Pius worked tirelessly for Jews as individuals, personally saving many thousands. He also worked tirelessly for peace without (somewhat absurdly) disturbing the ‘neutrality’ of the Holy See. His dream was for a resettlement of Europe after the defeat of that atheistic communism which he hated above anything else on earth. Regarding his overall dealings with Nazi Germany, he thus did everything except the one thing he should have done.

Pius’s XII’s private life is also relevant, for it had such a strong influence on his public one. The circumstances of his birth give a clue – difficult, today, even to believe – to that strange, forgotten world of the Catholic Rome of 1876. After he was born, his mother commanded that no one should cuddle or fondle him, or even touch him further than was necessary for clothing and feeding, until he was baptised. Before that time his body was considered to be a temple of the devil which would contaminate anyone who touched it.

Being delicate, he did all his studies, including those for the Church, at home, never mixing with anyone from the outside world. He then went straight into the diplomatic service of the Church, at no time gaining any ordinary, pastoral, priestly experience. Even after his advancement through the ecclesiastical ranks, he kept himself as unsullied as possible from contact with other human beings. He retired behind an imaginary screen to protect his, eventual, semi-divine person and became more and more aloof and solitary as the years went by. No one, including top Church figures, was allowed to address him, even on the telephone, except on his knees. When he ventured out from the Vatican it was in a car specially designed for him by Cadillac motors in which the back seat was replaced by a solitary throne.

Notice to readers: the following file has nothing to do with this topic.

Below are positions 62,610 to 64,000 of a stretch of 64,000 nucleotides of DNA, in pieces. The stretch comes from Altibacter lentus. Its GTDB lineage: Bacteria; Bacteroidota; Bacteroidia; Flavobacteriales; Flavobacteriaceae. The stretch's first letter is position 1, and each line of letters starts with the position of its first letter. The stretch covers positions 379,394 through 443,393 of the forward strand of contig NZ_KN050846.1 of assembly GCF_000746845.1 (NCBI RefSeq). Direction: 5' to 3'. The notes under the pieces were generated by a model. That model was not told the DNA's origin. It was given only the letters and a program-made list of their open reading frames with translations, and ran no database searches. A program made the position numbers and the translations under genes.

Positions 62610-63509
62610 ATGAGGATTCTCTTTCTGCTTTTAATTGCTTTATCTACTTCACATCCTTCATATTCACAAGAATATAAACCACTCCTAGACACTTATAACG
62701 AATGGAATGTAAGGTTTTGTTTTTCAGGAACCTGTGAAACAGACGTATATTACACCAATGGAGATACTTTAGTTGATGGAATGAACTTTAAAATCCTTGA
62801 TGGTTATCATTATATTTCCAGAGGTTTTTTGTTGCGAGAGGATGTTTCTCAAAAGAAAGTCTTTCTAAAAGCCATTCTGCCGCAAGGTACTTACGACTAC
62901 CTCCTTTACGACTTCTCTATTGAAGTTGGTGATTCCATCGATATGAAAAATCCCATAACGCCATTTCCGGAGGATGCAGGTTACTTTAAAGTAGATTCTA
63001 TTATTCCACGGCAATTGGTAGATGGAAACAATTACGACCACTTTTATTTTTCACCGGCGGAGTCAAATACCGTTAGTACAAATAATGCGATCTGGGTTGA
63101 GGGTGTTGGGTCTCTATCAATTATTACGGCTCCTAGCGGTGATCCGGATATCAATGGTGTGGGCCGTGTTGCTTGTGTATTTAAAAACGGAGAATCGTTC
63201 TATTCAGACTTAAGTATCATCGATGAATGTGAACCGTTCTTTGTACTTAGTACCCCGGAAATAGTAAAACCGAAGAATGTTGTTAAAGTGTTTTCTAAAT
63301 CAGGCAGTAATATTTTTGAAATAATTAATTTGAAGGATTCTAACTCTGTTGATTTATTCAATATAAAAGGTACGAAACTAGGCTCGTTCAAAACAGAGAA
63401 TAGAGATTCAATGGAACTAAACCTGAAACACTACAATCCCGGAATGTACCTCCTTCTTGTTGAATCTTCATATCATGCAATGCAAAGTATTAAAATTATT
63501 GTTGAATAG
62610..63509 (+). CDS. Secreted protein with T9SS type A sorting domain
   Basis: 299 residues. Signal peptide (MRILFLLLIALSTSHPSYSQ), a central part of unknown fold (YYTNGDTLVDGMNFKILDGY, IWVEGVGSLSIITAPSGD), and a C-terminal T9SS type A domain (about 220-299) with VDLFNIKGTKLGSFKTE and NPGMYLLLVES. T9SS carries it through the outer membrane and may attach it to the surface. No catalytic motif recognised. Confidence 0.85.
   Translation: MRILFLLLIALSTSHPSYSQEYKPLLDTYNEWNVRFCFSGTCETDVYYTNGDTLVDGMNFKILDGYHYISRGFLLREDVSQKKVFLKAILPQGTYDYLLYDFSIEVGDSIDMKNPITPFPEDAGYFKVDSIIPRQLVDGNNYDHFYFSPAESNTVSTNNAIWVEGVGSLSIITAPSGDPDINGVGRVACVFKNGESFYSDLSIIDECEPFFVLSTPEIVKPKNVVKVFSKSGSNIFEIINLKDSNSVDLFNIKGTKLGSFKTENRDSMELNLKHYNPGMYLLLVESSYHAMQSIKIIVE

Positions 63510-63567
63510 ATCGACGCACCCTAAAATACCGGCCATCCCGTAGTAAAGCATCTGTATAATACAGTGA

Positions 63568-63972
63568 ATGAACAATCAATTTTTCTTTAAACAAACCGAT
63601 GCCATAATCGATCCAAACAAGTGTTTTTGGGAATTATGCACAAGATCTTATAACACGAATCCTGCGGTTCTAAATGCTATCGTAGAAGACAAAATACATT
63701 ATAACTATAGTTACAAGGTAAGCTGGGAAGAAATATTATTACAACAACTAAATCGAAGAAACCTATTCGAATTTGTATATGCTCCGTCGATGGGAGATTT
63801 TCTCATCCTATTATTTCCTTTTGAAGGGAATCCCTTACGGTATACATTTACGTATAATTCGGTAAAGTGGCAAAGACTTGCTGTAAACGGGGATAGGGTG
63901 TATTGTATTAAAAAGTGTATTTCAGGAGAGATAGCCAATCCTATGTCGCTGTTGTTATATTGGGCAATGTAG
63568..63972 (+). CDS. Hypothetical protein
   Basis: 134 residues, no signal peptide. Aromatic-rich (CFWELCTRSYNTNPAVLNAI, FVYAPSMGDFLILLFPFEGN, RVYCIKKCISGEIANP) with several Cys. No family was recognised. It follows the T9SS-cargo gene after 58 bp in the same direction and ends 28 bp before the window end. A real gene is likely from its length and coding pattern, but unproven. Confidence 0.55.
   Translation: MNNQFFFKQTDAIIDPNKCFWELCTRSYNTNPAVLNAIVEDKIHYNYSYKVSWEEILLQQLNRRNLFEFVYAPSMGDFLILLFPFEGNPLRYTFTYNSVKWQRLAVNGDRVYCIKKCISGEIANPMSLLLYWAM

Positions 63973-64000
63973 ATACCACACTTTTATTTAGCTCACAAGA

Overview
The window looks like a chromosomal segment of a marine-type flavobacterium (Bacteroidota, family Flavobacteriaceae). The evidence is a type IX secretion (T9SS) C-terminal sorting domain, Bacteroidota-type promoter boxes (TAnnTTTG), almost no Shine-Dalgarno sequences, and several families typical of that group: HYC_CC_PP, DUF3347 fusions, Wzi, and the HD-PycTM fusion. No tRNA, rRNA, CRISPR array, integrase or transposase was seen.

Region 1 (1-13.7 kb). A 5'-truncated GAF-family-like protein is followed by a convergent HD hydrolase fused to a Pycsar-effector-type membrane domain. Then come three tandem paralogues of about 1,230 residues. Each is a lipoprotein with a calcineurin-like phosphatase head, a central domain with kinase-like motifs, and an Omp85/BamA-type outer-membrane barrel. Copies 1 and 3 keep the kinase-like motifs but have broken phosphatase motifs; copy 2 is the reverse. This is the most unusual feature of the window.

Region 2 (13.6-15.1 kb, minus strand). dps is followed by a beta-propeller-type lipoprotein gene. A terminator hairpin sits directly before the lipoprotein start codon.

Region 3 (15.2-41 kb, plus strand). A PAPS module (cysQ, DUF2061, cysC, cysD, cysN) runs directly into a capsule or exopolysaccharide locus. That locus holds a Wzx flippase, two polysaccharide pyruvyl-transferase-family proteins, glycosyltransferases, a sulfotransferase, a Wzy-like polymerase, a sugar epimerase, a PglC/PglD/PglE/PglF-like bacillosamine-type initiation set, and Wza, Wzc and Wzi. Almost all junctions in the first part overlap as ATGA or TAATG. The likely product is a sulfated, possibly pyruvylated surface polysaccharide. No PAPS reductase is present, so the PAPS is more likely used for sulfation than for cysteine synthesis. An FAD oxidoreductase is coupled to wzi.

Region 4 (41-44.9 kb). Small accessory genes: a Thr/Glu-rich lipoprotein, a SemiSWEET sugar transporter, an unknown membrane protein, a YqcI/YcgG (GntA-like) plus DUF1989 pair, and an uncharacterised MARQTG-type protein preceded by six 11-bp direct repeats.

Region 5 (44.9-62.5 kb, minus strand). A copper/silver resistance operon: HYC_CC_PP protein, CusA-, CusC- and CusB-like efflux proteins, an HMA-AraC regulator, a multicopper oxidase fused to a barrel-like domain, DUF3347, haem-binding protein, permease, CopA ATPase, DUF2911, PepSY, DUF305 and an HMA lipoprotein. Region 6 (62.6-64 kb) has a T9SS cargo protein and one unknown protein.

There was, as hinted above, a dark and hidden part to Pius’s inner soul which was precisely known to no other human being with the exception of his confessor Cardinal Bea. Only one other person may have had some inkling of it because of the loud blood-curdling screams that sometimes came from the Pope’s bedroom in the dead of night during one of his nightmares. This person was his companion and house-keeper for 40 years, the German nun Sister Pasqualina.

In 1954 it was thought that he was about to die; but a miracle was announced, accompanied by the report that His Holiness had had a vision. What actually happened has never been mentioned in any official records, namely the cellular rejuvenation treatment he received by way of painful injections from the controversial Swiss doctor, Paul Niehans. In his twilight years he moved further and further outside the real world. He ate and slept less than ever and had increasingly frequent hallucinations. He had to be restrained at the highest level from officially giving Our Lady the title of Mediatrix of All Graces and co-Redemptrix with Jesus Christ.

This riveting but disturbing book ends with suggestions of ways in which the Church can make some amends and redeem itself for the future. Short of re-writing the Gospels, however, to purge them of their anti-Judaic libels, it is difficult to see how this can be fully achieved. The calling of a mighty international and inter-religious Congress, as suggested, might make for a hopeful beginning.

Meanwhile, there are some practical steps which the Holy See could and should be taking, such as severely reprimanding the Latin Patriarch (Catholic Archbishop) of Jerusalem for his encouragement of murderous Palestinan terrorists wishing to destroy Israel. This is a very wicked and harmful form of activity, and, in not stamping on it vigorously, the still potentially great and lovable Catholic Church persists in showing how slow it is to learn from past mistakes.